No further details accompanied the announcement. Visitors to Disneyland can already experience the Thor: Treasures of Asgard and Iron Man Tech Presented by Star Industries exhibits, both launched in conjunction with the characters’ respective films.
The Sentinel of Liberty has the distinction of being the first Marvel character to appear at a Disney event (D23) since the media giant purchased Marvel in 2009. He can also be seen on Disney Cruise Line’s Disney Magic as part of the Avengers Academy kids’ area.
Captain America: The Winter Soldier opens April 4.
“I’m just jumping on this one because I find it ludicrous. First of all, that’s what we should be doing. In order to help the print business we need to get as many people as possible excited about the content we’re delivering them, and the less confusing it is for them to engage in our product, the more success we’re going to have. That’s one part. We should be communicating with each other. [...] At the same, we allowed Ed Brubaker to kill Captain America and have another guy run around in that costume for over 18 months to two years when we were making a Captain America movie. We stopped making Thor the comic book for over a year and then we re-launched it with JMS and Oliver Coipel telling his story. Does Marvel give editorial direction on what you can and cannot do with our characters? Yes. We did that before we made movies and before we went to Disney. That’s what the editorial group does here for a living.”
– Marvel Publisher Dan Buckley, responding to the suggestion that companies like his “with a big media operation” are “controlling the print content to a greater degree in order to make it align more successfully with the other media”
Legal | As the dust begins to settle on the ruling last month by a federal judge that Arthur Conan Doyle’s first 50 Sherlock Holmes stories have lapsed into the public domain in the United States, out march the analyses pointing out the buts. Chief among them, of course, is the possibility of appeal by the Conan Doyle estate, which contends the characters were effectively incomplete until the author’s final story was published in the United States (the 10 stories published after Jan. 1, 1923, remain under copyright in this country until 2022).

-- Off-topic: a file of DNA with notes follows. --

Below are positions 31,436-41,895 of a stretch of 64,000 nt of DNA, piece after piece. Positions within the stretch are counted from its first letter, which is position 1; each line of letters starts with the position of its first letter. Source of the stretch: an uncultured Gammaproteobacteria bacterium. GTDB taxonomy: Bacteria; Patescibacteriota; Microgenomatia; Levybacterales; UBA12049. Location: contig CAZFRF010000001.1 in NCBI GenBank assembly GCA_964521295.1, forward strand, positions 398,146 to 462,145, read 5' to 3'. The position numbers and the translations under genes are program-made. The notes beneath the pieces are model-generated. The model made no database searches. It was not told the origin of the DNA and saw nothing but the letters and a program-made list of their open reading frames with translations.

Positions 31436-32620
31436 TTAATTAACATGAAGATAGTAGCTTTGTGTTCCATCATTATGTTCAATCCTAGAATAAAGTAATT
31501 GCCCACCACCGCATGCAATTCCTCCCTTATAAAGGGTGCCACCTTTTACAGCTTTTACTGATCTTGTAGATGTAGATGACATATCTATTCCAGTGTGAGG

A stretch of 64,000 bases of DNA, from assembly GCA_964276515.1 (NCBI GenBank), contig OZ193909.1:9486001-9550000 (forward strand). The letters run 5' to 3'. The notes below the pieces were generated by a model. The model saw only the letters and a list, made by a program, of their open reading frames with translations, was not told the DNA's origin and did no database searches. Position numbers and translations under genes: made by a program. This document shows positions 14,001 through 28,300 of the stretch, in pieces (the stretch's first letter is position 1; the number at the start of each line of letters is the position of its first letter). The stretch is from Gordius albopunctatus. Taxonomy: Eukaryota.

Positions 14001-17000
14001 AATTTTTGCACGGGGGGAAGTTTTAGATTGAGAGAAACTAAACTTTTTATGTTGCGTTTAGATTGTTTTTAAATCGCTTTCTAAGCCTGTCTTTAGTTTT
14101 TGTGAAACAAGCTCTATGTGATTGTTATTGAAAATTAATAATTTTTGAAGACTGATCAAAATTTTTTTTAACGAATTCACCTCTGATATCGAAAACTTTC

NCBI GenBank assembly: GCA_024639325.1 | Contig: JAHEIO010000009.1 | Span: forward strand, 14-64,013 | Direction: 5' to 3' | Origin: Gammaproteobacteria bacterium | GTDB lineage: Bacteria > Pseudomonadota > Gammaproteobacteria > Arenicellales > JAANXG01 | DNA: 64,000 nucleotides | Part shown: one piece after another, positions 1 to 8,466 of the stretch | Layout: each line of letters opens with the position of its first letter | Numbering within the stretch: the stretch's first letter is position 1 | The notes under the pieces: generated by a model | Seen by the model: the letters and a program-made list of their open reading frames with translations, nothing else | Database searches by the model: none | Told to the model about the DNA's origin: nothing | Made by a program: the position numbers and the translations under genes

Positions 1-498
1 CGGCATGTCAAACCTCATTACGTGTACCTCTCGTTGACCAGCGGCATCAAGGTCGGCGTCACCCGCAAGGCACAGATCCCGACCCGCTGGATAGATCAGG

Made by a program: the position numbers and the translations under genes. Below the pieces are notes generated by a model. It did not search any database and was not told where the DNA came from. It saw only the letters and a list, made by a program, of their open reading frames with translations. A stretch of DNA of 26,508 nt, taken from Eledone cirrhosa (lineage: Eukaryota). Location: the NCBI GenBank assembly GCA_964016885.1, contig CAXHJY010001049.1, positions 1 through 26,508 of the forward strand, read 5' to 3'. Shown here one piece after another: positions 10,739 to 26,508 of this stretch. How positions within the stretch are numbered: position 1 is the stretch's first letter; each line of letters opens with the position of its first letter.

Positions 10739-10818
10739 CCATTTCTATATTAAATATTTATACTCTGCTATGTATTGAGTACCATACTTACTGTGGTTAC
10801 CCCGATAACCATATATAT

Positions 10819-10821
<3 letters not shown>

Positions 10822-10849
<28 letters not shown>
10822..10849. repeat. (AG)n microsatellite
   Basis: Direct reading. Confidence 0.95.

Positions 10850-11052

However, Publishers Weekly notes that because U.S. District Judge Ruben Castillo didn’t rule directly on that “novel” argument, the estate may be satisfied with the ambiguity of the decision, given that uncertain creators still may seek to license the characters to steer clear of any trouble. Estate lawyer Benjamin Allison also insists that the Sherlock Holmes trademarks remain unaffected, an assertion that puzzles author and scholar Leslie Klinger, who brought the lawsuit. “There is a very good reason why the Estate did not assert trademark protection: The Estate does not own any trademarks,” he told PW. “They have applied for them, and there will be substantial opposition.” There’s more at NPR, The Independent and The Atlantic. [Publishers Weekly]
While it was certainly inevitable, Friday’s announcement that Dark Horse will lose the Star Wars license after more than two decades to Disney-owned Marvel nonetheless left many longtime readers dismayed, to say the least. To those fans, Dark Horse Vice President of Publishing Randy Stradley points out a silver lining: “[If] Dark Horse must lose the license, this is probably a good time for it.”
“From my perspective, the upcoming films will mean less freedom to do what we at Dark Horse have always done best: expanding the universe,” Stradley, who has served as senior editor of the Star Wars line since 2002, wrote Sunday on his Facebook page. “With a new film scheduled every year, and a new television series, it is likely that there will be a lot of comics pages devoted to adaptations and direct spin-off stories in support of the films and TV shows. That’s not where my interests lie, and it has never been Dark Horse’s strong suit. That would be too much like real work to me. Probably, the coming years will be a great time to be a Star Wars fan (especially a *new* Star Wars fan), and I hope you all enjoy the ride, but I think I’m going to be glad to not be in the mix.”
Manga creator Shuho Sato is drawing a manga “inspired by” Orson Scott Card’s novel Ender’s Game. It’s not clear whether this is an authorized version, but the first chapter will appear on Sato’s website, Manga on Web, on Jan. 11, a week before the movie premieres in Japan.
The impending release of the movie seems to be creating a bit of a stir in Japan, as the a new translation of the novel was published this year, and Disney is exhibiting at the massive doujinshi event Comiket for the first time ever to promote the film.